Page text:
Dr. M. "How long have you been a guard here?"
Guard: "Seventeen years. You can't stand still. You have to change your position, move around."
Dr. M. "Has anything ever happened. Someone try to steal a painting>\?
Guard. "No nothing. Nothing has ever happened."
Dr. M. "No one descending on ropes from the ceiling, try to snatch a sculpture."
Guard. "Nothing has ever happened. Wait, I forgot. Something did happen. Two or three years ago, there was a woman, she had a can of soda in her bag. She leaned over to look at one of the bronze sculptures, and the soda fell out of her bag. It broke and sprayed some soda on the statue. They called a special crew in to clean the sculpture. We closed down the entire wing."
Dr. M. "Must have been exciting."
Guard. "No, not really."
I worked for Ethiopian Airlines in Ethiopia.I have a degree in business. One time my wife came to America and she says she wants to stay here. I had so much paperwork and investigation but now I am a legal immigrant. America is the land of opportunity. I believe that one hundred per cent. I bought a house, it is my house. In Ethiopia, I would have to bribe many big shots and one day they could take the house anyway if someone wanted it. Here, no trouble. I had to leave Ethiopia because I was opposed to the government. We had an election and 100% of the people voted for the government, hah! We do not like Obama so much because he visited Ethiopia and said it was a democracy. Our government is fighting the terrorists in the Sudan so he pretends not to know the facts. I have two children, they speak English but also Amharic. My wife is a nurse. It is good here. I am an accountant at LAX but I drive for Uber on weekends and sometimes at nights, extra money. Los Angeles is very expensive to live.
Our sun is halfway through its life cycle. Its luminosity increases 1% every 110 million years. Therefore the Earth ineluctably grows hotter and hotter. In a billion years, life on its surface will be impossible. Global surface temperatures will reach 117F and the oceans will evaporate. Water molecules in the atmosphere will be broken apart by solar radiation and hydrogen molecules will escape the planet. Eventually the sun will exhaust the hydrogen fuel in its core. When it begins to exploit other material, its luminosity will increase a thousandfold until it stabilizes with a radius about 250 times its present size. It will consume Mercury and Venus but probably not the Earth which will become locked into an orbit with only one side facing the sun (as the moon does to the earth). This will mean impossibly hot temperatures on one side, impossibly cold on the other. The moon's orbit will reduce to 11,000 miles causing it to fracture, raining pieces of itself onto the Earth. Eventually the sun will lose mass and gravitational pull and the earth will drift away into a remote orbit -- dark, cold, and lifeless.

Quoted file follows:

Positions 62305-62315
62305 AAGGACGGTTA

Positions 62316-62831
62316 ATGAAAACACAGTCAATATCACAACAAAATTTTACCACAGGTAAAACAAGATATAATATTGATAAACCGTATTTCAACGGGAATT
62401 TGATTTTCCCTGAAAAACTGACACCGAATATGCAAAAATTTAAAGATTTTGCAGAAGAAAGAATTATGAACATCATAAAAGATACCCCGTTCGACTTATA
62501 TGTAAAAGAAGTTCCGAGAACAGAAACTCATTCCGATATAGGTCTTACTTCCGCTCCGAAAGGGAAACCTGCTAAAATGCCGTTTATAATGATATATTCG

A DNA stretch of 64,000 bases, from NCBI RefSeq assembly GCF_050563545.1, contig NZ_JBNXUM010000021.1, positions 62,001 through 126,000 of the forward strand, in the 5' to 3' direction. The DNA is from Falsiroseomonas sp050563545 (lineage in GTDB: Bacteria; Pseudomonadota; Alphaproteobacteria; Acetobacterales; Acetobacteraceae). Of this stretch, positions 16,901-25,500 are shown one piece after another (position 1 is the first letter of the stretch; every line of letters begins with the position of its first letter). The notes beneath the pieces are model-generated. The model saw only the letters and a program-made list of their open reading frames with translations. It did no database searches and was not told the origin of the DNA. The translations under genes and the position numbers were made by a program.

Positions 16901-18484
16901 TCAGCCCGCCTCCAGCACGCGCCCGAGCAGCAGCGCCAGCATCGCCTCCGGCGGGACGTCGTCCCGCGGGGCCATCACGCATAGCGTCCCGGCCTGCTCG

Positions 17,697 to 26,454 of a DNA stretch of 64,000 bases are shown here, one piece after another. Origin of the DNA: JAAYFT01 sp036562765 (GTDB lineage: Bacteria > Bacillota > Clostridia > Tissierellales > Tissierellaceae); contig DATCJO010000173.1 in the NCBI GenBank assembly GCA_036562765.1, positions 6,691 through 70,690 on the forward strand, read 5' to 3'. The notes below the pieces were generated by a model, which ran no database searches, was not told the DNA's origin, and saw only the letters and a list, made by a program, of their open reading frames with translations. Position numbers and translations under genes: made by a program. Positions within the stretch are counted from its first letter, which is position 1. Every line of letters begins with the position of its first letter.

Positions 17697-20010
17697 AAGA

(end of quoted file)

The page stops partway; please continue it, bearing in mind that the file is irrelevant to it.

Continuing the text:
(Adapted from Douglas Palmer, Earth in 100 Groundbreaking Discoveries (Firefly Books, 2011.)
I am a bad sleeper. I don't know if I'm technically and insomniac but I can say in all honestly that for me, the nighttime is the hardest part of the day. It's been this way for a long time. I''m good at going to sleep and I enjoy the "first sleep" of two or three hours, but after that, say from 2 am on, it's an adventure. Nightmares, tossing and turning, "fluff in the lung and a feverish tongue," and mostly what I think of as "airplane sleep" -- that is, the kind of semi-sleep, semi-awake borderline limbo which you're in when you're sitting up in a crowded plane.
Moreover, things start to look mighty bleak in the 2-5 part of the morning. Is that pain in my toe a bruise, or is it the beginning phase gout or neuropathy. Cancer of the instep? Will they want to amputate my leg at the knee?
Not so in the 1950s. Return we now to those days of yesteryear and recall the most glorious sleepings of my life. I'm in my teens, and it's spring. A weekend. I spend the morning at the PS 217 schoolyard, playing basketball. I'm tireless once I get my second wind. After four or five hours, I drag myself home for a roast beef dinner, stuff myself. Then I lie down, turn on the radio and listen to Red Barber and Connie Desmond broadcast the Dodger's game (if it's Sunday, perhaps a double-header). By the second inning, I'm deep in the arms of Morpheus. Profound, incomparable. A sleep beyond an ordinary sleep. When I wake, it's the seventh inning. I've been in a sleep utopia for two hours.
Where are the sleeps of old time. Ah that I could recapture them.